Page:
Friday 5 October 2012--Short entry--nodding off. Much anxiety about departure. Win picked me up and will be
along for the next few days. Arrived safely at NCL and looked at Hadrabis Wall and Hexham Bacg
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Sunday 5 October 2014--I take the X18 down to Warkworth this morning. I passed through town in 2011, visiting the castle and having a look around, but I didn't have a chance to visit St Lawrence Church, said to be Northumberland's most complete surviving Norman church. Like most churches of the era, it was built on the site of an earlier one, probably wooden, dating back at least to the early 8th century. The Norman nave dates to the 1130s, and tower, belfry, and side aisle added over the next three hundred years or so. Work on a building like this never really ends; as recently as 2008, piles were driven down to bedrock to support reconstructed buttresses on the north wall, built on sandy ground.
(For more information, see the St Lawrence Church page at Undiscovered Scotland, from which I have cribbed most of the info here.)
The medieval bridge at the north end of town was built in the late 14th century, and was used by vehicular traffic until 1965, when a new bridge was built. (Judging from the condition of the stonework, I'd guess it was significantly rehabbed at some point.) I walk across the older one, and out the road toward the beach. The River Coquet swings south here, so that a peninsula of dune and sand extends toward Amble. It's a bit of a long way around the tip of this, but I want to walk the full length of the beach. I get a look at Amble from across the mouth of the river, as well. Then I turn north and head up the beach. It's not easy walking--unlike the flat and firm beaches to the north, the sands here are sloped and soft. There is also a short stretch where the beach disappears altogether, and it is necessary to clamber over some precarious ledges. If I ever do this walk again, I'll stick to the proper trail on the back side of the dunes.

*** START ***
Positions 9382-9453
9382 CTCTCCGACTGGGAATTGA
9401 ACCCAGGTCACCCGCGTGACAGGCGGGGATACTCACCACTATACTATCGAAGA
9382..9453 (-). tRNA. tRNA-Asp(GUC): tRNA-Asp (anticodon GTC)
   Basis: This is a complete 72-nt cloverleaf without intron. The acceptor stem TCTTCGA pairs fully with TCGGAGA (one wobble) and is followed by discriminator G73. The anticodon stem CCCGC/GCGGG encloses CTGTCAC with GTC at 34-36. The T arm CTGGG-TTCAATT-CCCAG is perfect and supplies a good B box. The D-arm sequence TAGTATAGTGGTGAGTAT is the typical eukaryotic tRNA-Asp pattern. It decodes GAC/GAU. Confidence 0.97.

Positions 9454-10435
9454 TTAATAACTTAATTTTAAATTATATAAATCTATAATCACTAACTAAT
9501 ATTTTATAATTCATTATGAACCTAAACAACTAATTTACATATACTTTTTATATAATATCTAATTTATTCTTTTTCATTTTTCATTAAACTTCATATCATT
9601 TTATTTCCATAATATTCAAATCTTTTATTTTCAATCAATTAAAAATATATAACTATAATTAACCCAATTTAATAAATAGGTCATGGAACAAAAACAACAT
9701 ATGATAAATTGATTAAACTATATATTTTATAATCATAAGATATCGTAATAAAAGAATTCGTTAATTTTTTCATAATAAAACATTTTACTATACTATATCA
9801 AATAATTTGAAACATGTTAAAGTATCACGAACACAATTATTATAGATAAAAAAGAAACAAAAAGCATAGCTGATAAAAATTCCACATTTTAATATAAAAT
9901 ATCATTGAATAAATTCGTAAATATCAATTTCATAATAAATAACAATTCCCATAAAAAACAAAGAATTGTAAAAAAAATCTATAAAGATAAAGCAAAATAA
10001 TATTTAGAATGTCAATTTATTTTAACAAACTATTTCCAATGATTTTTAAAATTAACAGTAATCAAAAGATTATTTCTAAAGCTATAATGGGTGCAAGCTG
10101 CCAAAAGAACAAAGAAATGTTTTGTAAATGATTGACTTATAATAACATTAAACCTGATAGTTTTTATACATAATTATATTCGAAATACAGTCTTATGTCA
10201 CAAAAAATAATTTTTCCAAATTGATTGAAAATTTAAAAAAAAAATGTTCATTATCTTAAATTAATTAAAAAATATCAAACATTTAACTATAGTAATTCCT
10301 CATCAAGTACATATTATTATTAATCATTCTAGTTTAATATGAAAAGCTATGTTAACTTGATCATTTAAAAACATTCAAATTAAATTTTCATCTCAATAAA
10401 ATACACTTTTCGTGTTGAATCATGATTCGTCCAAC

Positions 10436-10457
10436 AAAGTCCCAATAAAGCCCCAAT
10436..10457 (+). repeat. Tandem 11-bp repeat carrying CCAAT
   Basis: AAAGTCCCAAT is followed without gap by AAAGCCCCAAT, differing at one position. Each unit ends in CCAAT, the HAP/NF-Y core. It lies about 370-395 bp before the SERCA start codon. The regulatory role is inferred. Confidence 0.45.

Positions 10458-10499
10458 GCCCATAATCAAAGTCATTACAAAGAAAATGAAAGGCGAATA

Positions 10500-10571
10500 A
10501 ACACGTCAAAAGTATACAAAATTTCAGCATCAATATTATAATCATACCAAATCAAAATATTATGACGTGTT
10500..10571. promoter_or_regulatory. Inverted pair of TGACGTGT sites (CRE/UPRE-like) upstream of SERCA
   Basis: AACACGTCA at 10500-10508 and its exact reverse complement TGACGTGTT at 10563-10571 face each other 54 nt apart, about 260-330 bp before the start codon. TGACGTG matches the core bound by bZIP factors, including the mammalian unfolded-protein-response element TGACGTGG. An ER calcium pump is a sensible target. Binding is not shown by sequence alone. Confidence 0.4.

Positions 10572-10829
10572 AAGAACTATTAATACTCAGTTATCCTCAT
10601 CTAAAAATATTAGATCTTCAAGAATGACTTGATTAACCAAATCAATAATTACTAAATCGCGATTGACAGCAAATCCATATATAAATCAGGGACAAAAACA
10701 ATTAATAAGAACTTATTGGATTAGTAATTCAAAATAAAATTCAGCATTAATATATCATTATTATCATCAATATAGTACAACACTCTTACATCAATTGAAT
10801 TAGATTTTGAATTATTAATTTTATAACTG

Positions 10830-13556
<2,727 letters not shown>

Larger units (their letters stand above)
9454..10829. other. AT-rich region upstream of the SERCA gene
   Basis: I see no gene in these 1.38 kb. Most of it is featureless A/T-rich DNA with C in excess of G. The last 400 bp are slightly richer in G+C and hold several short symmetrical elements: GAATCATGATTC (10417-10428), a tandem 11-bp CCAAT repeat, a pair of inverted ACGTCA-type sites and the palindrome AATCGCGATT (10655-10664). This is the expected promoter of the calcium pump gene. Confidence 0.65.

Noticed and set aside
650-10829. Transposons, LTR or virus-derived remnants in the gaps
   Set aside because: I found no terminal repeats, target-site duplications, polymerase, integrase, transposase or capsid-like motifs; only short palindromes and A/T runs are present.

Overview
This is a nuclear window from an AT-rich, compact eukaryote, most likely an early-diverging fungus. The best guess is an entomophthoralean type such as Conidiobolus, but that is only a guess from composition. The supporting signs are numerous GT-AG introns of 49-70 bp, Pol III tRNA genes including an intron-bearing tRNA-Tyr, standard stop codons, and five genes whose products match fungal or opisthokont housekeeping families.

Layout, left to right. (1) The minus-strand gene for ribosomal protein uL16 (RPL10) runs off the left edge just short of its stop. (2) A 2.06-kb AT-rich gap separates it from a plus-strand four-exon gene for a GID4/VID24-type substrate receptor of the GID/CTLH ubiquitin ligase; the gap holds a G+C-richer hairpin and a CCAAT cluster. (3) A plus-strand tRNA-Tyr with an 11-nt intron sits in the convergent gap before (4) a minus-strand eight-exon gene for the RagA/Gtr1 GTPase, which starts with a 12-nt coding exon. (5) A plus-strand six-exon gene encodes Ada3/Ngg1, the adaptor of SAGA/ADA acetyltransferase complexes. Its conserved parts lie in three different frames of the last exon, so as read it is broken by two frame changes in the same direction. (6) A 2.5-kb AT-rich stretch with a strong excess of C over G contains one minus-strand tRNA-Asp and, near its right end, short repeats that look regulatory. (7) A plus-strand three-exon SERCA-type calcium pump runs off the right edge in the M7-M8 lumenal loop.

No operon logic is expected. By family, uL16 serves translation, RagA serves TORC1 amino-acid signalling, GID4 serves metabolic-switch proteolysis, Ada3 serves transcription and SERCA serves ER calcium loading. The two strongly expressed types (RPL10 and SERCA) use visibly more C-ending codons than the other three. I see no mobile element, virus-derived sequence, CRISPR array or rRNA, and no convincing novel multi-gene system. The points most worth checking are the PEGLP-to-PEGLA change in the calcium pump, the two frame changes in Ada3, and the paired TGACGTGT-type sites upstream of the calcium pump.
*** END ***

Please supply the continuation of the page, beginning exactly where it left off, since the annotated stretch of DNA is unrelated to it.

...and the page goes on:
Eventually, I reach the mouth of the River Aln, ascend Church Hill, and look across at Alnmouth. It's hard to believe now that Church Hill was once part of Alnmouth. The River Aln originally met the sea to the south of the hill, and there was a bustling harbor in its mouth. A great storm on Christmas Day of 1806 changed the course of the river, cutting Church Hill off from the remains of the town. The former harbor area became a backwater, eventually silting up, ending Alnmouth's days as a significant port. There is nothing now left of the southern part of the village, save for the ruins of the church at the foot of the hill.
My intent is to get to Alnmouth by 4:00, so I'll have time for a pint before catching the bus. Standing atop the hill, I'm only a couple hundred yards away, but I have to circle around the marshy remnants of the river's former course, a distance of two and a half miles. I walk into the Red Lion at exactly 4:00, and find the weekend-long Alnmouth Beer Festival winding down in a tent out back. The organizers are trying to empty the casks in the festival's last hours, and have stopped charging (although a charitable donation is suggested). I'm encouraged to grab a glass and help myself. Why did I waste all day walking? I shortly find myself in conversation with Alistair and Nikki, two friendly locals. I like Alnmouth a lot; I wish I could find a place to stay that fits my budget.
Catch the X18 back to Seahouses, shower, and head out for dinner. It's been a fine day, the first that I haven't either slept in late or taken a nap, the first of the trip that has gone pretty much as I'd envisioned it in the planning.